The southern hawker dragonfly can be identified to species when observed closely. On the second segment of the abdomen, below the thorax that has the wing attachments, you can see a yellow triangle. This is diagnostic of southern hawker, whereas the similar migrant hawker has a golf tee shape here.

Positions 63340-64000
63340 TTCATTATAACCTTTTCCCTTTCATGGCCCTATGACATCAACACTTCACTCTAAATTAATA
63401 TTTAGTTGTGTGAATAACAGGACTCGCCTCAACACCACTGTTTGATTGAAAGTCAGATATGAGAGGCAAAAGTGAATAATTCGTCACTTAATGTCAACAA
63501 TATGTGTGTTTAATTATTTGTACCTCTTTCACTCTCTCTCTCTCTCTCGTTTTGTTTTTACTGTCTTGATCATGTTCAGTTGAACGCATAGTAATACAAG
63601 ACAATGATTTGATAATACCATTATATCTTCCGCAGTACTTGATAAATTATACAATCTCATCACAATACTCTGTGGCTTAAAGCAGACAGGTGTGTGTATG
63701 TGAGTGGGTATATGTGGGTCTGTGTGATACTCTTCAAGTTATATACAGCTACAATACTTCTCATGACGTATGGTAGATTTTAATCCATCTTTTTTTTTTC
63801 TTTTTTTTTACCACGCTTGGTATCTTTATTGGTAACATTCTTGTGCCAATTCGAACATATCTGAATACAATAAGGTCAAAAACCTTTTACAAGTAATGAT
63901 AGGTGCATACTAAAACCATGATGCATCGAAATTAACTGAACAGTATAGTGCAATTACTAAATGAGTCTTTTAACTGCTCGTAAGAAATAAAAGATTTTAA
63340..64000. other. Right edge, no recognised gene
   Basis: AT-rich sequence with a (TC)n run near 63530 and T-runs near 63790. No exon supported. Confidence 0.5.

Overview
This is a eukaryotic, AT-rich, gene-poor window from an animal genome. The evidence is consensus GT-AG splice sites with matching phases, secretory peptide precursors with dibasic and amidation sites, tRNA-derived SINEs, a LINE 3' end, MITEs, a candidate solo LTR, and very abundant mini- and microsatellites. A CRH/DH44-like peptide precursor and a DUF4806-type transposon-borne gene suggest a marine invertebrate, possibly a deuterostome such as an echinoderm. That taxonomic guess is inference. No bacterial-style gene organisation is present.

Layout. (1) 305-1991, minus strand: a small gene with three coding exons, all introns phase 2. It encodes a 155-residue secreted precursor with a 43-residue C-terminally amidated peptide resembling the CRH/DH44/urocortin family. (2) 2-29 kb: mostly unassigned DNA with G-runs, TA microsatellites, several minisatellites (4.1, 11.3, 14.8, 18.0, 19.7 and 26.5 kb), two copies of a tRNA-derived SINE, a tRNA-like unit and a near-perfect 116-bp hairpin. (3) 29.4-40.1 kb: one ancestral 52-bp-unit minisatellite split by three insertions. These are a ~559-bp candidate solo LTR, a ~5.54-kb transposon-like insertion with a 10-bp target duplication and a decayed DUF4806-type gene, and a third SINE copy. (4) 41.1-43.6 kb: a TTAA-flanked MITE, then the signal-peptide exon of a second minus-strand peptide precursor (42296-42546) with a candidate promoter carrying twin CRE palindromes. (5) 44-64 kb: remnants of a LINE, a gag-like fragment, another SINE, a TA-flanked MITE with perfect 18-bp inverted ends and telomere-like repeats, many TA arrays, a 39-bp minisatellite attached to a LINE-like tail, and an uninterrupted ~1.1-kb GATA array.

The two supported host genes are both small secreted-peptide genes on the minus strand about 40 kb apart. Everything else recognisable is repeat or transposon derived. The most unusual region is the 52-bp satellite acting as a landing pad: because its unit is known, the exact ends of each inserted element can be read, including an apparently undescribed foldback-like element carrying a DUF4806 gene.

A walk in rather damp underfoot conditions gave views of all the resdent birds without offering anything unusual. A kestrel performed well overhead as an immature wren posed for the camera. The recently recorded little egret was again at Hadham Hall lake, as were 5 mallards, numerous swallows, swifts and house martins as well as the resident grey heron. However, the highlight was managing to get some pleasing photos of insects, especially of a southern hawker dragonfly which was intent on staying put whilst I managed some good close up shots. Also shown here are a bright, newly emerged peacock butterfly as well as a comma, feeding on the local knapweed. Note, too the tiny black pollen beetles feeding on the plant. Also worthy of note was my first recording of a common darter dragonfly for 2009.